When I talk to people about what tools they use on a day-to-day basis, they usually default to the recruiting specific tools they use. They might be trying out something new or maybe they are frustrated with an ATS or search tool.
When I ask about what’s driving their backoffice or productivity, I often get blank stares. People might be living off of e-mail, a calendar, a spreadsheet, or maybe nothing at all. And that might be fine if you’re never out of the office, don’t ever miss anything important or never have a computer issue.
For those of us who may have one or more of those issues, using an internet-based application might be the way to go. The key advantages being that your data is available, often on all of your devices (including mobile) and is backed up. So what should you be checking out? Here are five essential tools (plus some extras) to try out.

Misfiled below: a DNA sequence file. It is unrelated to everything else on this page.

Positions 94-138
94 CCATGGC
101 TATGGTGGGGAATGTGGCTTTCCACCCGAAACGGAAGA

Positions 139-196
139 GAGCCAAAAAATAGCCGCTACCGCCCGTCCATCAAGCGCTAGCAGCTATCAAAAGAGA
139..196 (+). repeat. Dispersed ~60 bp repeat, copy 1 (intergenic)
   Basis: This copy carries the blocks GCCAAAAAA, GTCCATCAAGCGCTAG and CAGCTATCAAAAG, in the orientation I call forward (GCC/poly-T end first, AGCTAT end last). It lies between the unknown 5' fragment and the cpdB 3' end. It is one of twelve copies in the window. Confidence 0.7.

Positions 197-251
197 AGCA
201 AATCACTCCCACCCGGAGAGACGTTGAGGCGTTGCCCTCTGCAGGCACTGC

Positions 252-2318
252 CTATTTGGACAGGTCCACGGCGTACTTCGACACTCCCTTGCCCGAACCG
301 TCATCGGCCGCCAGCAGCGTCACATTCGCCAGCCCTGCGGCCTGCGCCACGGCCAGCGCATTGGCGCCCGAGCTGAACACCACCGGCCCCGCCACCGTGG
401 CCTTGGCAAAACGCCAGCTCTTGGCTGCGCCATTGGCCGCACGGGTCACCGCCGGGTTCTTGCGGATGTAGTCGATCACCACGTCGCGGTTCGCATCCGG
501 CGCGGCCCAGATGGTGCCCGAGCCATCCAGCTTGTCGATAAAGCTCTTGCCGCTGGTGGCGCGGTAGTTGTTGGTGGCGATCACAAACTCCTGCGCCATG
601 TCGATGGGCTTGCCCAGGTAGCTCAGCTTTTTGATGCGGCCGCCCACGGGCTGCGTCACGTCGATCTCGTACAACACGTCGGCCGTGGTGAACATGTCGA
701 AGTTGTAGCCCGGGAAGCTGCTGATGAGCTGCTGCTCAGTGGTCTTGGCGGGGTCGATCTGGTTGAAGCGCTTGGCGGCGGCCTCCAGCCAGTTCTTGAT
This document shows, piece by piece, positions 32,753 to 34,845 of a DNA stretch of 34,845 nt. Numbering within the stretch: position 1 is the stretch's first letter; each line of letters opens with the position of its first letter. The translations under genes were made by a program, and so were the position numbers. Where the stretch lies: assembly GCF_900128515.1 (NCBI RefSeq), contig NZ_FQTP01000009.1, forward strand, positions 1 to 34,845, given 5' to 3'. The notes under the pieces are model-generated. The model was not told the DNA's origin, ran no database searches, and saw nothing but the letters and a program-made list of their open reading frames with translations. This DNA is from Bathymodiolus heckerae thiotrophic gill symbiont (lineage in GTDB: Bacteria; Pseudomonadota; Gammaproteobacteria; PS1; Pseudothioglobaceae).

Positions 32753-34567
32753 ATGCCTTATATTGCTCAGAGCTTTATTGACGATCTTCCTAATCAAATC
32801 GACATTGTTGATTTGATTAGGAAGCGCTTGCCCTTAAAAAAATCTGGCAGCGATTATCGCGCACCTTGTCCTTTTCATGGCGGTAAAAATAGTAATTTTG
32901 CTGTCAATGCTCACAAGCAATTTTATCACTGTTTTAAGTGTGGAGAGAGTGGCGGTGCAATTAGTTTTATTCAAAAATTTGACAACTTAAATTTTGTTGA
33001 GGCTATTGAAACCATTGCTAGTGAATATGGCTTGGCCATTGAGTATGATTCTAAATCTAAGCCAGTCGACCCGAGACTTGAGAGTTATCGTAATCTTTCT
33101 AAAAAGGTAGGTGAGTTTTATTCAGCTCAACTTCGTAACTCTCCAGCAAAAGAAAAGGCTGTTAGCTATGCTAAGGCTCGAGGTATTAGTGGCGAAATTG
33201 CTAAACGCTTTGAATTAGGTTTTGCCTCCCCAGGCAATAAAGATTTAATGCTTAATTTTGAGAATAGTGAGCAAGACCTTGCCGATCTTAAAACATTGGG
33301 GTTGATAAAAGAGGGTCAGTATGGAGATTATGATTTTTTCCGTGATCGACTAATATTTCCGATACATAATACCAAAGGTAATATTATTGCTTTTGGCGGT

1. Office Productivity: Google Apps for Business
If you’ve ever used Google’s Gmail, you’ll probably be familiar with Google Apps for Business. While Gmail is really great for single users, Google Apps allows you to incorporate your domain name and have all of your services customized based on your domain name. What kinds of services are offered? You’ll get integrated e-mail, calendar, document creation (word processing, spreadsheets, and presentations) and cloud storage. The starting price for all of this is free (for up to 10 users). For $50/user/year, you can get a bigger e-mail inbox (up to 25 GB), better spam control, guaranteed uptime and customer support.
The other advantage is that there is a whole marketplace of products that are built to integrate with Google Apps. Some of them are mentioned here, too. Another great feature is that you’ll have access to your e-mails, calendar and documents on the go on whatever device you use. I have a Mac laptop, Android phone, iPad and my wife has a PC that we use to access all of these things. I don’t worry about e-mailing myself documents anymore.